3. Number of gateway PTNs: Compare the hop count of the first set with the hop count of the second set. The path with smaller count “wins” because it has fewer intermediate PTNs.

4. Trunk priority: Compare the total of trunk priority data in the first data set with the trunk priority data in the second data set. The path with lower values wins because it uses higher priority trunks.

In embodiments in which B-channel delay and/or satellite hops are considered, one or both of the following criteria are added:

5. Number of satellite hops: Compare the satellite hop counter of the first set with the satellite hop counter of the second set. The path with the smaller count wins because it has fewer satellite hops.

6. B-channel delay derivation: All the process delay times are added together for total process delay. When message arrival times and message departure times are received, each arrival time must be subtracted from the corresponding departure time for process delay time; then the calculated process delay times are all added together for total process delay. The total represents the time all PTN/satellite systems in the connection took in order to process a message. These calculations are done for both the first data set and the second data set. Subtract the first data set's total process delay from the previously calculated first data set's end-to-end transit delay resulting in the B-channel delay derivation. This subtraction is also performed on the second data set. Assumption: Given that both the D-channel and B-channel on a T1 circuit are 64 kbs, then subtracting the total process delay time from the D-channel end-to-end transit delay results in a derived B-channel delay. The path with the smaller result wins.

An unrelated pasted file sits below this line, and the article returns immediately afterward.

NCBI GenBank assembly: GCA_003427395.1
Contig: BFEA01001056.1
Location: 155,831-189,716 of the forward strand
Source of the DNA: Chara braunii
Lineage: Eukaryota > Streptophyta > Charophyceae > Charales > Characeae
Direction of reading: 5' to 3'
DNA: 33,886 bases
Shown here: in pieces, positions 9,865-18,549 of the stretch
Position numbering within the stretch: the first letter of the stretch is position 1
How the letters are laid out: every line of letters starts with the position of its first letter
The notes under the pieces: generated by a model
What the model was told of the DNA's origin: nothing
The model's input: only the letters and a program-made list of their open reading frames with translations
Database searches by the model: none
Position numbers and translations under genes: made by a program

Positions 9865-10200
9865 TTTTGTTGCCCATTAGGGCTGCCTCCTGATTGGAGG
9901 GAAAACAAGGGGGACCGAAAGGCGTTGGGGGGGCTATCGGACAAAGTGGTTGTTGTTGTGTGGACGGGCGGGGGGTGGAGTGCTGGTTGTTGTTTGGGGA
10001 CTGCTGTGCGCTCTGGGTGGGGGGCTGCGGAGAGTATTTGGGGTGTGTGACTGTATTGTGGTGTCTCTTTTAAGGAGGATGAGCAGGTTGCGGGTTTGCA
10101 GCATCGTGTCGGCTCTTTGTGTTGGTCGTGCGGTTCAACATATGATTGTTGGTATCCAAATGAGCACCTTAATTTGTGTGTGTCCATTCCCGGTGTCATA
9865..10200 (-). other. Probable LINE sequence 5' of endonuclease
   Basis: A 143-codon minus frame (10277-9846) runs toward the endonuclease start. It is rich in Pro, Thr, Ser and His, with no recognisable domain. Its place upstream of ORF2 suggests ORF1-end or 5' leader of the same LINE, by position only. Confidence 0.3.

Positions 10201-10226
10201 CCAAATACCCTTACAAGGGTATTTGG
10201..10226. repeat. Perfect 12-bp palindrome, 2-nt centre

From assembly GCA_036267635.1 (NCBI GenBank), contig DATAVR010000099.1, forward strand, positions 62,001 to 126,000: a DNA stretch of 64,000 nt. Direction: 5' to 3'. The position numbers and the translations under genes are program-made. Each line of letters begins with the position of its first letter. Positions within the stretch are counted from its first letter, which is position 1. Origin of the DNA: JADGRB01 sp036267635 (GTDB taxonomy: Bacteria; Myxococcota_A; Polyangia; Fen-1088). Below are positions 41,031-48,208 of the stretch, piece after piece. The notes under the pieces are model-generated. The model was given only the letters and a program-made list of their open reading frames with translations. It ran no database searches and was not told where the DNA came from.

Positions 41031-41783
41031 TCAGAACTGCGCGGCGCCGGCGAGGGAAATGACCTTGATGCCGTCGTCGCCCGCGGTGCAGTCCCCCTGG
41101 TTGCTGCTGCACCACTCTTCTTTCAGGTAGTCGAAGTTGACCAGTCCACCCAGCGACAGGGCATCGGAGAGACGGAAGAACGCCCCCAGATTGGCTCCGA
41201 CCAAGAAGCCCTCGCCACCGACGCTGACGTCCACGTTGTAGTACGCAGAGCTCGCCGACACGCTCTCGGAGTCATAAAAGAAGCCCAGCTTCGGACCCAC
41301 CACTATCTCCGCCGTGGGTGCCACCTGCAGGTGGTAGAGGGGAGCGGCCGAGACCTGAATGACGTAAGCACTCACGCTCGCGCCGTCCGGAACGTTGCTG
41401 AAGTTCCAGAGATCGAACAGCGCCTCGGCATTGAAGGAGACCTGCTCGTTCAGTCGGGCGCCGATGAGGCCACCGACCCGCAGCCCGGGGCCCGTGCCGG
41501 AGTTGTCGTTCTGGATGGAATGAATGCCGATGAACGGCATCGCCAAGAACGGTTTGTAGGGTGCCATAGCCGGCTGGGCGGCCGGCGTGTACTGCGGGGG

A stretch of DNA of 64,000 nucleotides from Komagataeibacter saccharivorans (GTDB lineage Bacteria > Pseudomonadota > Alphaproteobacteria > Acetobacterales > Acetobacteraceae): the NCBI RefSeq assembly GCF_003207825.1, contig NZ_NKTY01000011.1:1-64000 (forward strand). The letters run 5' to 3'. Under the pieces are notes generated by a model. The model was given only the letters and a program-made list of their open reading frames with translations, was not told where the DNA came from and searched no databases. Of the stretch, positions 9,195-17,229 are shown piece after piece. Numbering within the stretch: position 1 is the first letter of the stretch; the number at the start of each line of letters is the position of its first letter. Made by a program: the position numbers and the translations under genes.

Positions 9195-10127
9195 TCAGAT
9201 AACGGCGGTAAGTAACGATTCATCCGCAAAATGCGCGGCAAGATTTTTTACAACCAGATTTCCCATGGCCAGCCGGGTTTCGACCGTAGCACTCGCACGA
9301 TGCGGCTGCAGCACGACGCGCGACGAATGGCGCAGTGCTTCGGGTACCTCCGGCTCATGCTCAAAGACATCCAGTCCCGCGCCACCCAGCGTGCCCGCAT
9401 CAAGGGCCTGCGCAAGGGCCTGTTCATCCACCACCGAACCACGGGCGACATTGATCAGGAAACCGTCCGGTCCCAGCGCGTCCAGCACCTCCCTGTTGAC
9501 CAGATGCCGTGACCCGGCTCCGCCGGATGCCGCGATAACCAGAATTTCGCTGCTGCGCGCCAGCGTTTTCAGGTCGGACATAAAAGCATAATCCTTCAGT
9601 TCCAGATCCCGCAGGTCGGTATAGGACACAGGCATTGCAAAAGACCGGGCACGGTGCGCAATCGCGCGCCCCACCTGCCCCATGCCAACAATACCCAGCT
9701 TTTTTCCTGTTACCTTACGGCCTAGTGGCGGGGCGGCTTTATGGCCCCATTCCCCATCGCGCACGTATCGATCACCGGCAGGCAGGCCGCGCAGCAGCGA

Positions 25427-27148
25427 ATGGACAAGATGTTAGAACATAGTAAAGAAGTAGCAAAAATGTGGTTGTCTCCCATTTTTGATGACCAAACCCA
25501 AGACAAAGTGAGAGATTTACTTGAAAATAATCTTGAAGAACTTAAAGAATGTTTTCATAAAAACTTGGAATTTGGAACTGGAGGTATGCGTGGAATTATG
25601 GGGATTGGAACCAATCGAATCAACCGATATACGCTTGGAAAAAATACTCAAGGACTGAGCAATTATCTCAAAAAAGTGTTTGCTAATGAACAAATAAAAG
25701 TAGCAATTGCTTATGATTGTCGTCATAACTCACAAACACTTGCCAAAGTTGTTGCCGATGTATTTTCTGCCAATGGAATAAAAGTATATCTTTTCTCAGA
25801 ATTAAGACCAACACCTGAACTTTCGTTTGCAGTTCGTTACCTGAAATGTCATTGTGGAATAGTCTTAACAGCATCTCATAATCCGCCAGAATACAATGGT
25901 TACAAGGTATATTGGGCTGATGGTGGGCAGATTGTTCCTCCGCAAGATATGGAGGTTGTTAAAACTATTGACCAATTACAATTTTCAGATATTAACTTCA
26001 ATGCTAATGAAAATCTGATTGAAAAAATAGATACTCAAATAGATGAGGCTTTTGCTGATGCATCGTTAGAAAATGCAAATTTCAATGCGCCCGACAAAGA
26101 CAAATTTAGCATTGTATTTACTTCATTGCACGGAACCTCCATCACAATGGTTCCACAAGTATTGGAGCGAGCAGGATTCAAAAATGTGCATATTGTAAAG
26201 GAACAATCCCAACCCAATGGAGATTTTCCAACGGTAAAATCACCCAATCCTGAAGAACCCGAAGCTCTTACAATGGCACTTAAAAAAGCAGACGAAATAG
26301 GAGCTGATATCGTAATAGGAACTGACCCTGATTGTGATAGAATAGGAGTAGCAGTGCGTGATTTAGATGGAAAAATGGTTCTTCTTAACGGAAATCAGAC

Which data to apply depends on which elements of the set have been administered as important. Data administered as “not important” will be ignored. If all table elements are “not important”, no analysis is required. Where a comparison's result is equal, that criterion is ignored, since it is deemed to be equivalent.

The path comparison is implemented by processor 110 of requesting PTN 102. A method that could be used by processor 11 is illustrated by the following pseudocode (where an index of one indicates the current path and an index of two indicates a candidate replacement path, and DS indicates a data set).

If ((cost_of_link == “important”) AND (DS1 cost_of_link ≠ DS2 cost_of_link)) then
{
perform cost_of_link comparison;
If (DS1 cost_of_link < DS2 cost_of_link) then
add one to wins[1] else add one to wins[2];
}
If ((terrestrial_hop_count == “important”) AND (DS1 terrestrial_hop_count ≠ DS2
terrestrial_hop_count)) then
{
perform terrestrial_hop_count comparison;
If (DS1 terrestrial_hop_count < DS2 terrestrial_hop_count) then
add one to wins[1] else add one to wins[2];
}
If ((end_to_end_transit_delay == “important”) AND (DS1 end_to_end_transit_delay
≠ DS2 end_to_end_transit_delay)) then
{
perform end_to_end_transit_delay calculation;
If (DS1 travel_time < DS2 travel_time) then
add one to wins[1] else add one to wins[2];
}
If (trunk_priority == “important”) AND (DS1 trunk_priority ≠ DS2 trunk_priority))
then
{
perform trunk_priority comparison;
If (DS1 priority_level < DS2 priority_level) then
add one to wins[1] else add one to wins[2];
}
Where B-channel delay and/or satellite hops are to be considered, appropriate
steps can be added to the method, as illustrated by the following pseudocode:
If ((satellite_hop_counter == “important”) AND (DS1 satellite_hop_counter ≠ DS2
satellite_hop_counter)) then
{
perform satellite_hop_counter comparison;
If (DS1 satellite_hop_counter < DS2 satellite_hop_counter) then
add one to wins[1] else add one to wins[2];
}
If ((B-channel_delay == “important”) AND (DS1 B-channel_delay ≠ DS2